Centre for Research and Education in Psychological Trauma

The Centre for Research and Education in Psychological Trauma is based within the Department of Social Studies and Counselling.

I have experienced trauma on both sides – I understand where people who have been through traumatic experiences are coming from. This Centre is here for anyone who is faced with extreme situations in their lives, such as the police, social workers, medical staff and members of the military.
Terry Waite

A research centre at the University of Chester has been launched which will help provide a better understanding of trauma, explore how it impacts upon people in different ways and help professionals to improve the lives of those affected by it.

The pioneering Centre for Research and Education in Psychological Trauma (CREPT) will provide research opportunities, education, training and development, as well as workshops, continuing professional development, conferences, and employer engagement for anyone working in the field of psychological trauma.

The Centre Director is Dr Stuart McNab, a Chartered Counselling Psychologist and Programme Leader for the University’s MSc in Psychological Trauma.

As the first of its kind when it was launched five years ago, this Masters programme helps to provide academic training for professionals whose jobs routinely bring them into contact with vulnerable people.

For Dr McNab the new Centre is the culmination of almost 30 years work in this very specialised area. His research interests are supervising trauma therapists, resilience building, the use of mindfulness in the treatment of trauma and education in trauma and self-care for humanitarian field workers.

He said: “Psychological trauma is a frightening and shattering experience and it can leave those affected vulnerable and withdrawn.

“Studying this area of human experience is challenging and life changing and our hope is that the work that we undertake at the Centre, whether this is furthering research in the field or training those who work in traumatic situations, will contribute to helping people who have been traumatised.”

Joining Dr McNab at the Centre are his colleagues from the University’s Department of Social Studies and Counselling:

• Senior Lecturer Dr Rebekah Lwin, a Consultant Clinical Psychologist who also works at Alder Hey Children’s Hospital in the Psychological Services Department

• Senior Lecturer Tony Parnell, a Chartered Counselling Psychologist who also has a private therapy practice with an emphasis on trauma and Post Traumatic Stress Disorder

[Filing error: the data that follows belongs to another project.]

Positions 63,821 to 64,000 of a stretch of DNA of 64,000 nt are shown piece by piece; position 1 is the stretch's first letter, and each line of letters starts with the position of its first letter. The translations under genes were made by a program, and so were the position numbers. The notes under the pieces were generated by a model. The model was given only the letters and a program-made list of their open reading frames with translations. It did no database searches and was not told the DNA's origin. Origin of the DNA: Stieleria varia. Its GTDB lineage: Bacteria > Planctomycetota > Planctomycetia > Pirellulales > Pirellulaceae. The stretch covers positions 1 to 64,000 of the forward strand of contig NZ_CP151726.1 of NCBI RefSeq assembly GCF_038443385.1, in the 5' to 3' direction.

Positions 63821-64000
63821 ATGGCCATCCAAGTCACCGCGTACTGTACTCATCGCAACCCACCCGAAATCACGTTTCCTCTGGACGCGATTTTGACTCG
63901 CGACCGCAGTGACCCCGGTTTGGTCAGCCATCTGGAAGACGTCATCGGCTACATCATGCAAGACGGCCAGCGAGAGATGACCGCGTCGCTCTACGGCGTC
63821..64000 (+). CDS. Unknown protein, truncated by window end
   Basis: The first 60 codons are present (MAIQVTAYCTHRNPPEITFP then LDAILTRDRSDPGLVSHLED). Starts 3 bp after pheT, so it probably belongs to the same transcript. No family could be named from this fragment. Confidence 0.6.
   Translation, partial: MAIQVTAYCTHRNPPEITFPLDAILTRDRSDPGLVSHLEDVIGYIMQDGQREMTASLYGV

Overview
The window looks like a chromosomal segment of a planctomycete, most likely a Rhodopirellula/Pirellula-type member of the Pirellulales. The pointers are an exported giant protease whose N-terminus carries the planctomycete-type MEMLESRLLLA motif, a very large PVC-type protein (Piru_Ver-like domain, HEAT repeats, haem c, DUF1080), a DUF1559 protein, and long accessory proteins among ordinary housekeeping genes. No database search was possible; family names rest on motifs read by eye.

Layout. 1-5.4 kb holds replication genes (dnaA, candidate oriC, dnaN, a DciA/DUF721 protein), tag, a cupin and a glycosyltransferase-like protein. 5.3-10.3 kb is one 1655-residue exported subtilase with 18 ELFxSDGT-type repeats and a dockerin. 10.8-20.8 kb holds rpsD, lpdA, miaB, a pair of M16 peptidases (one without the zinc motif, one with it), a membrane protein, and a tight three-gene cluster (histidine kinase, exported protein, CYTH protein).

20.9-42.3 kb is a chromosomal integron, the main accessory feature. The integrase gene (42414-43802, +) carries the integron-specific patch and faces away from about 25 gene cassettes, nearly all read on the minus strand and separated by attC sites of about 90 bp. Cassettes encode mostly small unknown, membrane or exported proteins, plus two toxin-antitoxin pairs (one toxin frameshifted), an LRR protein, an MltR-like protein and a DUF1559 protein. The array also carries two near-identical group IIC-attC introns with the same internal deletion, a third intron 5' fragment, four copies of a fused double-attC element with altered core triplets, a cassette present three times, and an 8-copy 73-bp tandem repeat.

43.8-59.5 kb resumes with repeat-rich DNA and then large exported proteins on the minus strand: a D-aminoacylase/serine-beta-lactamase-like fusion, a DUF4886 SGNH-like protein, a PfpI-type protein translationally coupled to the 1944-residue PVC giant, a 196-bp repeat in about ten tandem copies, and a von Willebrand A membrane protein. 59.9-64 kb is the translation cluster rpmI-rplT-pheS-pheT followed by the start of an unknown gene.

• Visiting Lecturer Professor Gordon Turnbull, a Consultant Psychiatrist at Capio Nightingale Hospital, who was the RAF’s psychiatric adviser during the First Gulf War and has also worked with hostages such as Terry Waite and the families of the Lockerbie bombing victims.

Terry Waite, who officially opened the Centre, sits on the advisory panel which confirms the quality of training offered to students on Psychological Trauma MSc programme and was first connected to Professor Turnbull when he was released from captivity in Beirut in 1991 after more than five years.

Professor Turnbull, then with the RAF’s medical team, helped Mr Waite to deal with the trauma that he had experienced during his captivity.

For Mr Waite the work that CREPT will carry out will be invaluable in the field.

He said: “I have experienced trauma on both sides – I understand where people who have been through traumatic experiences are coming from.

“This Centre is here for anyone who is faced with extreme situations in their lives, such as the police, social workers, medical staff and members of the military.”

One local organisation to have already benefitted from the Centre’s training work is NEWFOCAS, the therapeutic foster agency based in Flintshire which took part in a training programme called Being Mindfully Trauma Informed.

Manager Mike Thomas said: “The first part of the course saw some 50 plus attendees gain great insight into trauma. We explored its effect on development, particularly in children, and the impact it has on the carers who manage the trauma.”

“The attendees included managers, panel members, foster cares and social workers including local authority social workers, and guests from Malta.

“The critical feedback is very positive with attendees commenting positively on the links to theory and practice, and how it gave a better understanding about the brain, how it works, and the devastating effect of trauma for a child’s development.”

To find out more about the educational, research and training opportunities available through CREPT, please contact the Centre by emailing crept@chester.ac.uk or call 01244 511506.